Book recommendations to encourage an almost-8YO to read to himself?

G - posted on 06/04/2013 ( 12 moms have responded )

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Hi Moms! Our son is a reluctant reader--he gets frustrated easily when reading to himself and really hasn't grabbed onto a "nice" series (like Magic Tree House, which we happen to have a bunch of!!). Can parents out there recommend series for 7-to-8 YO boys that are engaging and not-too-challenging?

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Kyle - posted on 06/14/2013

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I have an 8 year old boy too. We do two kinds of reading. The easier books he reads to himself and harder books we read chapter by chapter at night together before bed. They need to hear the language spoken as well as read it themselves. At this moment he is reading the "How to Train Your Dragon" Series by himself and we are reading the Narnia books together. An easier read that he really liked were the Encyclopedia Brown books. The books are a compilation of "cases" each only 2-3 pages long and you have to guess the solution to the mystery. The answer is at the end of the book. They are short, quick, and pretty entertaining!

Beth - posted on 06/14/2013

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Geronimo Stilton.
My son eats these books. They are very easy to read adventure books. The characters are mice. They also have a fantasy series with these same characters, but they are a little more difficult.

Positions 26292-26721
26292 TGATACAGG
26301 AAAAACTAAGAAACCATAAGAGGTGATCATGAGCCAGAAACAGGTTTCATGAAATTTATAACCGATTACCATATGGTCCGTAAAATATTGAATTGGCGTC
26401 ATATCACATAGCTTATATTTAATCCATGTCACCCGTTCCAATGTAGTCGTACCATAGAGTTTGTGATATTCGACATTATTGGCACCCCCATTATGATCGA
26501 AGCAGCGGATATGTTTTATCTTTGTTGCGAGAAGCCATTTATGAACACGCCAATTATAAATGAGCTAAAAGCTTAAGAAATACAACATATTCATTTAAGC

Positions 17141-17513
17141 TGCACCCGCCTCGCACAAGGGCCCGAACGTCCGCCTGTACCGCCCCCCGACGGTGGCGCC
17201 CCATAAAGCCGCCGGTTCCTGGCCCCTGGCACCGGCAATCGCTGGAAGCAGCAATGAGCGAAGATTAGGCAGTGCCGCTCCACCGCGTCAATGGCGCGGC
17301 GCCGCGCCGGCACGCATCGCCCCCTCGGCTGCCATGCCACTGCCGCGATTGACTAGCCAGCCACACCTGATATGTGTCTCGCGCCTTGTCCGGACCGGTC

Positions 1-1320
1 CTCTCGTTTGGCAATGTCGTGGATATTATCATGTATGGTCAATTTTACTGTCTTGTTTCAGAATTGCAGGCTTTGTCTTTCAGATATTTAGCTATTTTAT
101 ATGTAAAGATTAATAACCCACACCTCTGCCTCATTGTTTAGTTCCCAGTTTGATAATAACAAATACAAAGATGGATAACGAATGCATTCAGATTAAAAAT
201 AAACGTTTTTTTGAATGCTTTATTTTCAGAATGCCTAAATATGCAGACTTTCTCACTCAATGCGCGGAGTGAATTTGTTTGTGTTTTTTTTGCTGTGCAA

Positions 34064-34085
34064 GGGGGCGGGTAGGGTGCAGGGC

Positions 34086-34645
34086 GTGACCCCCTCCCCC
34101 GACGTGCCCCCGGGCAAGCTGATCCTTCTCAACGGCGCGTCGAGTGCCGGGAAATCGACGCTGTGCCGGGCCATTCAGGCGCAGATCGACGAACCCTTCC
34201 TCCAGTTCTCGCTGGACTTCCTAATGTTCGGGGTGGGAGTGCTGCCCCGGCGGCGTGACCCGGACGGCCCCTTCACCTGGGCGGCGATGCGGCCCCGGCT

Sarah - posted on 06/13/2013

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My son started reading by himself by reading the Beast Quest books. There are over 60. Michael Morpurgo is fantastic and writes for different age levels and different subjects. So you should be able to find one which appeals to him. My son and I read together The Last Wolf by Michael Morpurgo. He read a page then I read a page. It worked well because there is some tricky words to read. Some of the book is set in the 18th century and the language can be a bit difficult but we spoke about it together and it was fine.

Karen - posted on 06/11/2013

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Cam Jansen, Black Lagoon series, Time Warp Trio, magazines. I'd hold off with Magic Tree House until he is more comfortable reading. The first eight are easier to read so those should be good for him when he is ready. The next books are more challenging.

Fatima - posted on 06/11/2013

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If your son is a soccer fan, then get him the David Beckham Academy series.

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Tracy - posted on 06/12/2013